Author Topic: Linkage slowdown  (Read 432 times)

0 Members and 1 Guest are viewing this topic.

Stangman

  • Hero Member
  • *****
  • Posts: 854
    • View Profile
Linkage slowdown
« on: October 12, 2019, 01:47:47 PM »
So was wondering. If I wanted to slow my car down because of no roll cage could I swap rear carb linkage and have rear carb not open all the way or is that bad for the motor.

cjshaker

  • Hero Member
  • *****
  • Posts: 3336
    • View Profile
Re: Linkage slowdown
« Reply #1 on: October 12, 2019, 01:58:40 PM »
I think the best way is to just limit throttle travel. There's no chance of running lean or damaging the engine that way. Don Fotti has done this pretty successfully on his '68 CJ. He slows his car down over 1.5 seconds, and has pretty consistent ET's.
Doug Smith


'69 R-code Mach 1, '65 427 MR, 2x4, 4-spd, 4.30 Locker
2 1965 Galaxies with 390s
1970 F-350 390
1958 Ford Ranch Wagon 390

Stangman

  • Hero Member
  • *****
  • Posts: 854
    • View Profile
Re: Linkage slowdown
« Reply #2 on: October 12, 2019, 03:07:47 PM »
Well that’s what I’m saying I’m gonna do but should I be figuring out how to limit both carbs or can I just do the back carb like I want to. That is the easiest way.

Drew Pojedinec

  • Hero Member
  • *****
  • Posts: 1851
    • View Profile
Re: Linkage slowdown
« Reply #3 on: October 12, 2019, 03:28:23 PM »
Just remove the hose that connects the VS

BattlestarGalactic

  • Hero Member
  • *****
  • Posts: 802
    • View Profile
Re: Linkage slowdown
« Reply #4 on: October 12, 2019, 03:35:56 PM »
That will not do it.  Trust me lol.  That would just cause random opening\closing as it tries to recover from the vacuum loss from that balance tube being unhooked.

I removed the vacuum pods and drilled small holes down the length of the rods. Now i could use tiny hitch pins to limit secondary opening.  Won't do much for 1\8 mile racing, but 1\4 is fine.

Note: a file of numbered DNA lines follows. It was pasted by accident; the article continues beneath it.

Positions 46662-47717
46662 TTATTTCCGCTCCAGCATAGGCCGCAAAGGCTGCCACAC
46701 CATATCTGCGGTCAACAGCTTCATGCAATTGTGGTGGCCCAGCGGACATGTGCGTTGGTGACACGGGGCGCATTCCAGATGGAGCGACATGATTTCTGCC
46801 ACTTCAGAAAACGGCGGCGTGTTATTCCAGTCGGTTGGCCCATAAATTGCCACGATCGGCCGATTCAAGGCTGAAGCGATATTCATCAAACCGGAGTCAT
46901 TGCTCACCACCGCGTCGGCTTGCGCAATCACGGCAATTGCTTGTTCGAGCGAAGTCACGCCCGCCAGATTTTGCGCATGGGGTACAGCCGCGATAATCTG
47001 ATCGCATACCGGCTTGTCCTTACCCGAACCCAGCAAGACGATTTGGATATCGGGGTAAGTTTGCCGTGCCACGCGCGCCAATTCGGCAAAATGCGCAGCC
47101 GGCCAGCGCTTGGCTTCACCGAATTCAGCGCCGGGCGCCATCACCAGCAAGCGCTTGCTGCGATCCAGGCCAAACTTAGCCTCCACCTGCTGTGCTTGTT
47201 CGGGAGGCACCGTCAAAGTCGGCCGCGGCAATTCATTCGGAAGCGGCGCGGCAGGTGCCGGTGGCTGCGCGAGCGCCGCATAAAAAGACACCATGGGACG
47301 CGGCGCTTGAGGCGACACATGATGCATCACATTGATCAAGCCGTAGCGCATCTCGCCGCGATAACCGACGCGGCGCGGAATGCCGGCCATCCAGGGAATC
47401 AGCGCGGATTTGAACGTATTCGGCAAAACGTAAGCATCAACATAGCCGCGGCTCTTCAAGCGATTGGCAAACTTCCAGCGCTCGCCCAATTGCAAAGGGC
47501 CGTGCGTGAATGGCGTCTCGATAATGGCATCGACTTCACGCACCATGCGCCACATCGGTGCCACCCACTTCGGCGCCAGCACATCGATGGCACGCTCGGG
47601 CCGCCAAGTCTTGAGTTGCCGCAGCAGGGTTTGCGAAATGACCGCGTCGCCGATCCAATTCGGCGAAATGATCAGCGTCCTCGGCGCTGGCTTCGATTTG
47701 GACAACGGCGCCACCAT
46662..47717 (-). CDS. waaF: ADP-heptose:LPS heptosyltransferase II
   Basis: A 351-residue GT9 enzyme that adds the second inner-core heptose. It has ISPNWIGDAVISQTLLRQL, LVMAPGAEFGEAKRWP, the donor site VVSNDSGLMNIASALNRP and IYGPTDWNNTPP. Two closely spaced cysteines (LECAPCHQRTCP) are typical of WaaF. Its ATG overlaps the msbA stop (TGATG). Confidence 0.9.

I also tried using tiny nuts(like 1\4-20) and slit them to slide on the rod and then drilled/tapped for set screws so I could slide them easily for adjustment.  I'll try to dig them up and get a picture.

shady

  • Hero Member
  • *****
  • Posts: 543
    • View Profile
Re: Linkage slowdown
« Reply #5 on: October 12, 2019, 03:50:59 PM »
A block under the gas pedal.  Plus that way, there is no strain on the linkage anywhere.
What goes fast doesn't go fast long'
What goes fast takes your money with it.
So I'm slow & broke, what went wrong?

Stangman

  • Hero Member
  • *****
  • Posts: 854
    • View Profile
Re: Linkage slowdown
« Reply #6 on: October 12, 2019, 05:21:09 PM »
Well I’m going to the track tomorrow and I need something to work at least just for the time being. Ya see last year almost to the day was the last time I was at the track and it was at this track and they stopped me right before I lite the second bulb and changed my dial in at the line. I had my exhaust on to slow it up and still dialed an 11.39. Then made me change it to 11.50. Now I switched to a medium riser 2x4 so I’m hopeing I’m gonna have to slow it up even more. My first pass will be all out then I’m gonna need to run 11.50 for eliminations. I will post my times tomorrow in the drag section. But I still want to be competitive in eliminations. Will it be bad for the motor if I just limit the back carb for tomorrow.

427LX

  • Full Member
  • ***
  • Posts: 191
    • View Profile
Re: Linkage slowdown
« Reply #7 on: October 12, 2019, 06:05:26 PM »
Just run it on street tires!

cjshaker

  • Hero Member
  • *****
  • Posts: 3336
    • View Profile
Re: Linkage slowdown
« Reply #8 on: October 12, 2019, 06:35:36 PM »
Messing with the opening of one carb could affect AF ratios. On a dual plane 2x4 intake, it may not be drastic, but I don't like the idea of affecting AF at all. Potentially running a cylinder lean is not something I'd be happy with. Like Drew and Larry mentioned, you could stop the secondaries, but that is a on/off scenario, with no adjustability. I also don't like the idea of anything under the pedal. I suppose if it was solidly mounted to the floor behind the pedal, it would work, but again, how do you get any adjustment out of it? I'm curious why messing with the linkage on one carb is easier than just limiting the throttle?
Doug Smith


'69 R-code Mach 1, '65 427 MR, 2x4, 4-spd, 4.30 Locker
2 1965 Galaxies with 390s
1970 F-350 390
1958 Ford Ranch Wagon 390

Drew Pojedinec

  • Hero Member
  • *****
  • Posts: 1851
    • View Profile
Re: Linkage slowdown
« Reply #9 on: October 12, 2019, 06:46:51 PM »
Sorry, I was joking, shoulda put a smiley face.
  Just adjust your throttle linkage to not go WOT.  Or just rev to a lower rpm and see what happens.

wayne

  • Full Member
  • ***
  • Posts: 189
    • View Profile
Re: Linkage slowdown
« Reply #10 on: October 12, 2019, 06:51:16 PM »
Li














Limit the throttle i know three guys that do it that way it will run the some every time.










thatdarncat

  • Hero Member
  • *****
  • Posts: 1372
    • View Profile
Re: Linkage slowdown
« Reply #11 on: October 12, 2019, 08:43:40 PM »